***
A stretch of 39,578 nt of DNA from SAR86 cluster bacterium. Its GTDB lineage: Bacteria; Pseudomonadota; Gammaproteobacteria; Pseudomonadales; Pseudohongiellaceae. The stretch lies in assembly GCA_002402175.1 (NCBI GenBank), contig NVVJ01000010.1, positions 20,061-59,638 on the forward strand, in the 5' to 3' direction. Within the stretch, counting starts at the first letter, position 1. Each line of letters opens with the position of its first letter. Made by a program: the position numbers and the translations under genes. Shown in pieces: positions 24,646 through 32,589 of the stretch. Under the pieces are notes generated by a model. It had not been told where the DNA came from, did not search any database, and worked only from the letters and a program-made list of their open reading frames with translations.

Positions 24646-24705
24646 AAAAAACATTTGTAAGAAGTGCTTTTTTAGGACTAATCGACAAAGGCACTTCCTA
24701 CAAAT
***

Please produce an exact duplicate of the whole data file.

A stretch of 39,578 nt of DNA from SAR86 cluster bacterium. Its GTDB lineage: Bacteria; Pseudomonadota; Gammaproteobacteria; Pseudomonadales; Pseudohongiellaceae. The stretch lies in assembly GCA_002402175.1 (NCBI GenBank), contig NVVJ01000010.1, positions 20,061-59,638 on the forward strand, in the 5' to 3' direction. Within the stretch, counting starts at the first letter, position 1. Each line of letters opens with the position of its first letter. Made by a program: the position numbers and the translations under genes. Shown in pieces: positions 24,646 through 32,589 of the stretch. Under the pieces are notes generated by a model. It had not been told where the DNA came from, did not search any database, and worked only from the letters and a program-made list of their open reading frames with translations.

Positions 24646-24705
24646 AAAAAACATTTGTAAGAAGTGCTTTTTTAGGACTAATCGACAAAGGCACTTCCTA
24701 CAAAT